In 1628 the first opera in Poland - "Galatea", was staged at the Castle. The great opera hall (double-storied, over 50m long), which exist at the Royal Castle, was demolished by Sweds and Germans and rebuilt in 1660s by King Jan Kazimierz.pl icon cite web |author = |url = http://martim33.w.interia.pl/opera_theater3.html |title = Sala operowa |work = Opera i teatr Władysława IV |publisher = |pages = |page = |date = |accessdate = 2008-07-23]

Late Baroque period

Just in 1657 the reconstruction of the castle started, under the Italian's architect Izydor Affait guidance. Because of the lack of money the following Polish king, Michał Korybut Wiśniowiecki, did not decide on radical rebuilding of the object, just limiting to vanishing destructions. Because of bad conditions of the residence he had to move to Ujazdów Castle in 1669. Until 1696 when the next Polish king, John III Sobieski died, no serious works were done. They only limited work to current inspections of the building's condition. Sessions of Parliament continued to be held in the castle, as well as various State occasions, such as when the Hohenzollern Dukes of Prussia paid homage to the Kings of Poland and occasions when the king received the ambassadors of foreign countries.

After choosing Augustus II in an election in 1697, the castle again began to deteriorate. A new conflict with the king of Sweden Charles XII significantly charged king's budget. Despite problems, in 1698 Augustus II commissioned to prepare a residence reconstruction project. In 1700 it was done by Johann Friedrich Karcher, fetched from abroad.pl icon cite web |author = |url = http://swiadectwo1.republika.pl/royal_castle.html |title = Zamek Królewski za Sasów |work = |publisher = |pages = |page = |date = |accessdate = 2008-07-23] On 25 May 1702 Swedes reseized the Royal Castle in Warsaw, arranging there a hospital with 500 beds, and in The Chamber of Deputies and ministers’ rooms a stable. During the Polish army's siege in 1704 the castle was retaken. However, it soon moved to Sweden's army. In 1707, by virtue of the peace treaty between Augustus II and Charles XII of Sweden, Russian allied troops entered Warsaw, and Tsar Peter I of Russia settled in the castle. After two months, Russian forces were removed from Warsaw, robbing from the castle works of art, for example Tommaso Dolabella's pictures, among them two, important for Russians, paintings: "The Defense of Smolensk" and "Russian Tsar Vasili IV compelled to kneel before Polish King Sigismund III of Poland". The Władysław's Opera Hall was completely devastated and was never restored.

The reconstruction according to Karcher's project began during 1713-1715. In 1717 the Parliament Hall was completely rebuilt. It was to serve the Saxon rulers as a coronation hall. During the following years, between 1722-1723, the other castle halls were converted-under the direction of architect Joachim Daniel von Jauch the new Senate Chamber was built, and all the furnishings moved from the old to the new location, among others 60 Polish province emblems, paneling, mouldings and lizens. On 31 May 1732, a fire broke out in the castle destroying the west elevation and part of the Zygmunt's Tower and the exterior façade sculptures, known as armature.

The next reconstruction project of the Royal Castle appeared after Augustus III took to the Polish throne in 1733. New plans, which were formed in 1734 and developed in 1737 by architect Gaetano Chiaveri, saw among other things the reconstruction of the castle's façade on the Vistula side in the rococo style, which was meant to form a new so called Saxon elevation and also the conversion of the north-east part with the Altana Tower, where it was planned for 3 two-storey rysalits to be built on. The reconstruction work according to these projects was carried out with various intensity between 1740-1752. During the period of 1740-1747 the façade on the Vistula side was reconstructed in the late baroque style (architects: Gaetano Chiaveri, Carl Friedrich Pöppelmann, Jan Krzysztof Knöffel). One of the best sculptors who did work on the castle of this period was Jan Jerzy Plersch, who made the royal decorative frames, mouldings and statues called the Famous Figures, which held the royal crowns on the top of the middle rysalit, of the Saxon elevation, on the Vistula side. The last reconstruction work of this period was finished by late 1763, after the death of Augustus III, when Plersch made the last sculptures and frames with province emblems for the Parliament Hall.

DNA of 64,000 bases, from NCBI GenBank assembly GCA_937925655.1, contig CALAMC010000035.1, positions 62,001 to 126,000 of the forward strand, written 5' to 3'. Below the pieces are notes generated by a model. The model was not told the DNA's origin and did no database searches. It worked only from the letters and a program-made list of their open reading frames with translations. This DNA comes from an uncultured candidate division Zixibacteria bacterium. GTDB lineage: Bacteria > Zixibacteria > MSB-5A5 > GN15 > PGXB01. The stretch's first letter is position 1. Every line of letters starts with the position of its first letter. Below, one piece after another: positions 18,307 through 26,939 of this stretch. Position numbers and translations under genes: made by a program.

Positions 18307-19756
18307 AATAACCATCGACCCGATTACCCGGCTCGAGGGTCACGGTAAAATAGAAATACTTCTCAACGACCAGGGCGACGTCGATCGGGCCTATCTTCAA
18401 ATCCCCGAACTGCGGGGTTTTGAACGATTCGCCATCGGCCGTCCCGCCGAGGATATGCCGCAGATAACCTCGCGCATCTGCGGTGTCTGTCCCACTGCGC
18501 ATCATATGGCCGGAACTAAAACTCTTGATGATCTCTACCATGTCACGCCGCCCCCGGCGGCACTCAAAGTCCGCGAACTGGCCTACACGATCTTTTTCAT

The Stanisław August period

The most splendid period in the history of the Castle was during the rule of Stanisław August Poniatowski (1764–1795).That monarch collected exquisite works of art, many of which have survived to our own time. He recruited first-rate architects such as Jakub Fontana, Merlini, Kamsetzer, and Kubicki, to work on the castle, as well as splendid painters such as Marcello Bacciarelli, Bernardo Bellotto (otherwise Canaletto), Franciszek Smuglewicz, Kazimierz Wojniakowski, and Jean-Baptiste Pillement eminent sculptors such as André le Brun and Jakub Monaldi, and famous French artists such as the architect Victor Louis. The total reconstruction of the castle planned by the king did not come to fruition, but the interior was changed to the neoclassical style - although this, known in Poland as the "Stanisław August style", was rather different from neo—classicism in the rest of Europe. During 1766-1785 on the basis of J.Fontana's plans, the south wing of the castle, which was burnt on 15 December 1767 was rebuilt (2 destroyed floors, a new elevation on the south side with three rysalits, the division of the façade by lizens and Jon capital pilasters. Between 1774 and 1777 the monarch private apartments were furnished. They consisted of the Prospect Room (with landscapes by Canaletto), the Chapel, the Audience Chamber, and the Bedchamber, while between 1779 and 1786 the Senate Apartments were completed, consisting of the Ballroom, the Knights Hall, the Throne Room, the Marble Room, and the Conference Chamber. These rooms contained pictures and sculptures depicting great events in Poland's history, as well as portraits of Polish kings, generals, statesmen and scholars (e.g. Copernicus, Adam Naruszewicz).en icon cite web |author = Peter K. Gessner |url = http://info-poland.buffalo.edu/classroom/Zamek/castle.html |title = Warsaw's Glorious Royal Castle |work = info-poland.buffalo.edu |publisher = |pages = |page = |date = |accessdate = 2008-07-23] The Castle also housed the rich royal collections including 3200 pictures, classical statues, about 100 000 graphics, in addition to medals, coins, and a fine library, to house which a separate building was erected in 1780-1784.pl icon cite web |author = Agnieszka Kania; Monika Bryzek |url = http://www.wsp.krakow.pl/whk/biblioteki/poniatow.html |title = Biblioteka Stanisława Augusta Poniatowskiego (Library of Stanisław August Poniatowski) |work = www.wsp.krakow.pl |publisher = |pages = |page = |date = |accessdate = 2008-07-23] The new library building housed many books, gems, drawings, coins, maps and plans belonging to the monarch. The Royal Library's book collection amounted to 16 000 volumes of various works, 25,525 drawings, 44,842 etchings in 726 bound volumes, overall a number of 70,000 etchings—fancy dress balls were also held in this hall.